Although 80 percent of the population lives on agriculture, world renowned names like Nike, Christian Dior or Gucci have become familiar in the country of 82 million people -- although most are probably fake.
Most of the brand name products available in Vietnam are imported from China, Thailand and Singapore, with only a few international luxury brands such as Louis Vuitton and Benetton having opened stores in upmarket malls.
"This same fake Nike T-shirt can be sold for about 400,000 dong [more than US$25] if you buy it in a chic outlet that sells `imported' clothes," says Pham Thuy Hang, a shop owner in Hanoi.
But as Vietnam integrates with the world economy -- and the country's affluent grow richer -- the fakes may increasingly make way for the real thing.
NO VIRUS BLUES: A SEMI Taiwan official said that the virus does not slow down the global semiconductor industry’s investment in manufacturing equipment The production value of the nation’s semiconductor industry is expected to grow 16.7 percent this year from last year, outpacing the global industry’s 3.3 percent growth, industry association SEMI said yesterday. That would help Taiwan safeguard its second spot in the global semiconductor market with a production value of more than NT$3 trillion (US$102.73 billion), SEMI Taiwan president Terry Tsao (曹世綸) told a media briefing in Taipei for the Semicon Taiwan trade show beginning today. The global semiconductor industry’s production value is expected to increase to US$426 billion this year, SEMI said. In terms of semiconductor equipment investment, equipment billings from Taiwanese firms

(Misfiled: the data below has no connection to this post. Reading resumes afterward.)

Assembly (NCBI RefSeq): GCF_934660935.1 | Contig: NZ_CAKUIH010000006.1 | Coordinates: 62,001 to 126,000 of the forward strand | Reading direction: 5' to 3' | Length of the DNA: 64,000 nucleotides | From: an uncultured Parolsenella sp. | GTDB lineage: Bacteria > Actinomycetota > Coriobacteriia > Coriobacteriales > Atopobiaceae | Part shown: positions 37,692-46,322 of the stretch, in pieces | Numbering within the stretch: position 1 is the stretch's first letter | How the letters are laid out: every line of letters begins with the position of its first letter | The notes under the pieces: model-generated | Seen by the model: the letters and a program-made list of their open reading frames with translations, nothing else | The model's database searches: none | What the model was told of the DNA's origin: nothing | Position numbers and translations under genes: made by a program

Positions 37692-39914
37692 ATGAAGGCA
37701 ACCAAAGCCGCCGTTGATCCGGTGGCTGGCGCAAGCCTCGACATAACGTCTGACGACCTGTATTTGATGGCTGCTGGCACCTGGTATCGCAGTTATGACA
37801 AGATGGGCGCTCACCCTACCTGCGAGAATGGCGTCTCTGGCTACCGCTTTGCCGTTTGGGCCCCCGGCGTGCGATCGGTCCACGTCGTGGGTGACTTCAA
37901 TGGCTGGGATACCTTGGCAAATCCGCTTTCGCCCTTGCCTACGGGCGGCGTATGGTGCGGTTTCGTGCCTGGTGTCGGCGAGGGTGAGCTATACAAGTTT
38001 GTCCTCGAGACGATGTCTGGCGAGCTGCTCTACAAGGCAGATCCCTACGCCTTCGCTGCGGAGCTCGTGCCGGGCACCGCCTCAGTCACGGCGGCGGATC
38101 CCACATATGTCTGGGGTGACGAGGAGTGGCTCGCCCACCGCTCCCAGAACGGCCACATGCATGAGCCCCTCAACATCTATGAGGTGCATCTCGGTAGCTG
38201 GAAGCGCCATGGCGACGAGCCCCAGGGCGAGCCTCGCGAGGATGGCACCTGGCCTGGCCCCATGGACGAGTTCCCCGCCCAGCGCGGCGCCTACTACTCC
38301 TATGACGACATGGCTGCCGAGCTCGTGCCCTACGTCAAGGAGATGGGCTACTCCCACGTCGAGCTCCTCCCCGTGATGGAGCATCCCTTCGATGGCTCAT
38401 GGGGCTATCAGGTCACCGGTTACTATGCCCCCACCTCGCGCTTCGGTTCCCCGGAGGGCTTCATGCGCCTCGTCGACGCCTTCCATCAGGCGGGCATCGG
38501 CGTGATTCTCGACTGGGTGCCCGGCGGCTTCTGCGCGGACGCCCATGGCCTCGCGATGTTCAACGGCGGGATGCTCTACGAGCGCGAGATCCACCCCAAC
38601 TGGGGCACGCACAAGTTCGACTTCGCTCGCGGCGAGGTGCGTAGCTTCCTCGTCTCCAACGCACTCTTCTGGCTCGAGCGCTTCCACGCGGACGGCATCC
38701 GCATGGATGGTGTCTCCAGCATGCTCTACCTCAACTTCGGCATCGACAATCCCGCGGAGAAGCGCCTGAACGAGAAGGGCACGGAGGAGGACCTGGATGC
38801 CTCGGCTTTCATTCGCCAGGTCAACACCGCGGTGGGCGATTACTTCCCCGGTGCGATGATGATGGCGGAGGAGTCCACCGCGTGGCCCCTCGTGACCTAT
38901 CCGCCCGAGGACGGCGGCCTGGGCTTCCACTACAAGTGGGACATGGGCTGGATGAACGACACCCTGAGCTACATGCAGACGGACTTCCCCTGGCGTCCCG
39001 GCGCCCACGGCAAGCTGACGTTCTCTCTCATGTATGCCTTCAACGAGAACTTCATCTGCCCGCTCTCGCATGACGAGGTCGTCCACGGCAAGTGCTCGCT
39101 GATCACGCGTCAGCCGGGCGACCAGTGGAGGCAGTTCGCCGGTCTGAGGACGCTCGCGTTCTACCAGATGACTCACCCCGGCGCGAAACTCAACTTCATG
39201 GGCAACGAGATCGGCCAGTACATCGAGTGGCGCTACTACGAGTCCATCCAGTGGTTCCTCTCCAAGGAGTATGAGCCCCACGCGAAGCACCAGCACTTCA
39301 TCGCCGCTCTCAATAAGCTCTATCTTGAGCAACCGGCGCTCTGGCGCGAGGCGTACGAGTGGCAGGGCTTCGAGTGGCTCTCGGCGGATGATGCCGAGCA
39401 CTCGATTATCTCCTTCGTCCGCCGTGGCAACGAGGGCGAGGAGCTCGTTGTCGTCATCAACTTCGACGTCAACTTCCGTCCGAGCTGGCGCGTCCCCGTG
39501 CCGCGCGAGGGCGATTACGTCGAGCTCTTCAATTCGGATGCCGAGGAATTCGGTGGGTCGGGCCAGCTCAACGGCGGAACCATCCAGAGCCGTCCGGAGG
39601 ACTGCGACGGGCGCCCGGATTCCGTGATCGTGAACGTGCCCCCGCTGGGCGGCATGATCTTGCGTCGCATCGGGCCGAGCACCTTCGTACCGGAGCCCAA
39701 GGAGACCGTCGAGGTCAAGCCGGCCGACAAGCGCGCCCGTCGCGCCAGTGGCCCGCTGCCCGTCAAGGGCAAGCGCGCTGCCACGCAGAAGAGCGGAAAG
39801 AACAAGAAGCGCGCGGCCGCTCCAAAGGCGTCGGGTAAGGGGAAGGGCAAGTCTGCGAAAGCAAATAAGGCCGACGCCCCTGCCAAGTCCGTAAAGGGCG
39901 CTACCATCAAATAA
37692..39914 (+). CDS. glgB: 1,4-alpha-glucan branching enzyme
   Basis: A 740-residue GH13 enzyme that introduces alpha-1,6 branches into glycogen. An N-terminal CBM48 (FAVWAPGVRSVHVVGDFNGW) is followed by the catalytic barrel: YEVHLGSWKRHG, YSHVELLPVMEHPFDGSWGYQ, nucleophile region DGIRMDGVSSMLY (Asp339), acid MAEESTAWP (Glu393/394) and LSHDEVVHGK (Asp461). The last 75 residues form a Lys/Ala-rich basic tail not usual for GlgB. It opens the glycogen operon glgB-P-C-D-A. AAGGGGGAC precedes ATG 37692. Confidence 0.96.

Intel Corp has received licenses from US authorities to continue supplying certain products to Huawei Technologies Co (華為), a company spokesman said yesterday. Washington has been pushing governments around to world to squeeze out Huawei, saying that the telecom giant would hand data to Beijing for espionage. From Monday last week, new curbs have barred US companies from supplying or servicing Huawei. This week, the state-backed China Securities Journal reported that Intel had received permission to supply Huawei. China’s Semiconductor Manufacturing International Corp (SMIC, 中芯國際), which uses US-origin equipment to make chips for Huawei and other companies, last week confirmed that it had sought
Taipei Times: When do you think the hospitality industry can return to how it was before the COVID-19 pandemic? How does Formosa International Hotels Group (FIH, 晶華酒店集團) fare this quarter and beyond? FIH chairman Steve Pan (潘思亮): The virus outbreak will have a serious impact on business travel, driven mainly by meetings, incentive travel, conferences and exhibitions over the past three decades. For the past six months, many businesspeople have grown used to exchanging information on the Internet, where more people can participate. The trend might sustain for three to five years until people are vaccinated and it is safe to
DIGITAL COMMERCE: In 2016, only 2 percent of orders were delivered in Taiwan, but that has risen to 10 percent, Foodpanda Taiwan Co operations director Nick Yu said Online food delivery platforms have seen explosive growth in Taiwan this year, helped by business opportunities related to the COVID-19 pandemic, company executives said at a digital commerce conference in Taipei yesterday. When the threat of COVID-19 kept people from going out to eat, more people experimented with ordering food deliveries online, Foodpanda Taiwan Co Ltd (富胖達) operations director Nick Yu (余岳勳) said. Foodpanda started operations in Taiwan in 2012. “We experienced 5,000 percent growth in the past 24 months,” Yu said. “That’s more than the previous six years combined.” In 2016, only 2 percent of food orders were delivered in Taiwan, but that